My husband often tells a story about how his cat bit him near his eye when he was a little boy. Sad, right? Well, kind of... that is until later in the story when you find out that he loved this little cat so much that he would squeeze it until the cat, who was clearly being tortured and couldn’t breathe, bit him one day.
His love for the cat was unintentionally suffocating it. Now granted, he was three-years-old and had no idea what he was doing. Let’s all forgive the guy.
Why is this story relevant? I’m getting to the punchline…
Like with any new thing or concept that we truly love, it seems even as adults we take it to the extreme. Just look at what we did to pumpkin spice or poor Damn Daniel. We have a habit of squeezing something so tightly that it turns around and bites us in the face. Okay, so maybe not literally but you get the picture?
Minimalism started out as such a good thing. But somewhere along the way the love that we once had for this concept turned into an obsession. It became less about what minimalism stood for and more about the word “minimal.” We started using it as an excuse to judge others, including ourselves, for every clothing purchase or thing we owned. It became a race to own nothing and an alternative vice.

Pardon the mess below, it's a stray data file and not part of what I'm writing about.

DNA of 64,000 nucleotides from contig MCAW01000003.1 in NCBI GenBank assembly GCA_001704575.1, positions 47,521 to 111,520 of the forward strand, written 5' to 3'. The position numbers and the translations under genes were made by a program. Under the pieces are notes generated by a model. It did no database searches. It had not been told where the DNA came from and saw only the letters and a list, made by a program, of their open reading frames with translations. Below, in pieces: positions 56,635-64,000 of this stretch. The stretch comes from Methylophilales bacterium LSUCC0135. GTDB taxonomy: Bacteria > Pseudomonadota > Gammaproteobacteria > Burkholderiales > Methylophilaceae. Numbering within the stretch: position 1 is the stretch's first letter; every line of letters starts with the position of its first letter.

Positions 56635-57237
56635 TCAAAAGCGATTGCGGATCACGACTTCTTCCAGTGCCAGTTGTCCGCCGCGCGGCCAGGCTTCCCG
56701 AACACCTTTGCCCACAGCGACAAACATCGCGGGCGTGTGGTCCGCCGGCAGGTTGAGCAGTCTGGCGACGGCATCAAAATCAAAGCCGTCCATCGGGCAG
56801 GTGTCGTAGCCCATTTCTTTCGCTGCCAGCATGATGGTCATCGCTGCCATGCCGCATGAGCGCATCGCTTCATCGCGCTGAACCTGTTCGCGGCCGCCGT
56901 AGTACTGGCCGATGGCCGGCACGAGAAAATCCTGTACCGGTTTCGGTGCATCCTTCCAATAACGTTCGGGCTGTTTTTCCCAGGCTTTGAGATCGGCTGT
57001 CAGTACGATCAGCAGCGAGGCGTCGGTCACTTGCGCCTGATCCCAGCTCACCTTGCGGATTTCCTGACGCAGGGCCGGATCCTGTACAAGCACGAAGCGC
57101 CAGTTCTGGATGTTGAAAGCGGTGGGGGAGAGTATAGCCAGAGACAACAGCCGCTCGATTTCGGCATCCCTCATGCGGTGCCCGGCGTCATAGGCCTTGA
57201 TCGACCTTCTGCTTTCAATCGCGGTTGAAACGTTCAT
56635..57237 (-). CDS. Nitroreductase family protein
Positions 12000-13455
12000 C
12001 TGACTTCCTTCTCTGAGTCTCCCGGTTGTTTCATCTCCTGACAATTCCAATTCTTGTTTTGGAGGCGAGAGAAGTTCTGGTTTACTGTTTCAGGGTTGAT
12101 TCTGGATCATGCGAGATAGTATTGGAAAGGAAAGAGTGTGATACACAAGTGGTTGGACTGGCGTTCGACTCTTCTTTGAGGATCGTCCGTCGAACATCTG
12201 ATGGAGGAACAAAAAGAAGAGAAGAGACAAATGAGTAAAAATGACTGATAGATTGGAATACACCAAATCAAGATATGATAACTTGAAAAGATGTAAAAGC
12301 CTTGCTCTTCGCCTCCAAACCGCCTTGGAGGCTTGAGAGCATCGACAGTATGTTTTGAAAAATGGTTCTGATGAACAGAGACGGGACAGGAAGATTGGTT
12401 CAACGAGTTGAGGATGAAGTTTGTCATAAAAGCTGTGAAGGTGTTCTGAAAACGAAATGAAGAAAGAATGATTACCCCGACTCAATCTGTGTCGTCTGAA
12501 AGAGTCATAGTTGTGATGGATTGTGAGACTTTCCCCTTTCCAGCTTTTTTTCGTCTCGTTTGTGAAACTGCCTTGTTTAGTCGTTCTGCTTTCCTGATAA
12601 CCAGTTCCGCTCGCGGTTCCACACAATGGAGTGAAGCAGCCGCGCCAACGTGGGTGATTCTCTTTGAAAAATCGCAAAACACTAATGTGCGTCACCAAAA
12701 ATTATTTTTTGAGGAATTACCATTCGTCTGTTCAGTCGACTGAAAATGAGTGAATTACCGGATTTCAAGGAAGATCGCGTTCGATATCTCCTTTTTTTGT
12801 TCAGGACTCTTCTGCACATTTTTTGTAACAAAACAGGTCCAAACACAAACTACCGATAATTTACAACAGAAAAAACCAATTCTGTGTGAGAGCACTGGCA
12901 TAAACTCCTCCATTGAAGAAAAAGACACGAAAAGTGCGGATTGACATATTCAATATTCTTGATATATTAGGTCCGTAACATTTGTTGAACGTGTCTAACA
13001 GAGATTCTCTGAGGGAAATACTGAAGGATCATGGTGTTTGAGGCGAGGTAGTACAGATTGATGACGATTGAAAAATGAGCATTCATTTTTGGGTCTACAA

The purpose of minimalism
If we look back at the purpose of minimalism, it wasn’t necessarily to be minimal. Although yes, that was and still is a valid side-effect. Instead, it was intended to help us pursue a very personal, purpose-driven life, one where we focused not on things but on what’s important to us as individuals—so we could find meaning, joy, and freedom.
The hard work isn’t in getting rid of a bunch of junk in the basement (though that is a lot of work). The work is in figuring out what it is that we truly value. If our focus is only on having less things, one could argue that we are in no better place than when we started becoming minimalists, which brings me to the crux of this story.
Minimalism is sometimes just too much.
Growing up, I would often hear my mom say “everything in moderation”, normally after eating a few peanut M&Ms. I have never truly understood that phrase until now. So, to clear up any confusion, maybe it’s time we change the word minimalism to something less fuzzy?
Let’s be reasonable instead.
Using our reason in our lives to decide what is valuable and what is excessive is the very thing that minimalism has often come to ignore. Practicing "reasonablism" isn't actually all that different from what practicing minimalism once was. However, you can be too focused on being minimal, but it's much harder to be too focused on being reasonable.
I love clothing, but I don't think owning more of it helps me live a more meaningful life or makes me anymore stylish. But I also don’t think it’s reasonable to own only 15 items of clothing or live in a tiny house if you have a family of 7.
Let's try buying less — knowing that happiness cannot be bought — and discovering more so we can figure out what we truly want in this life.
Sound reasonable enough? I think so.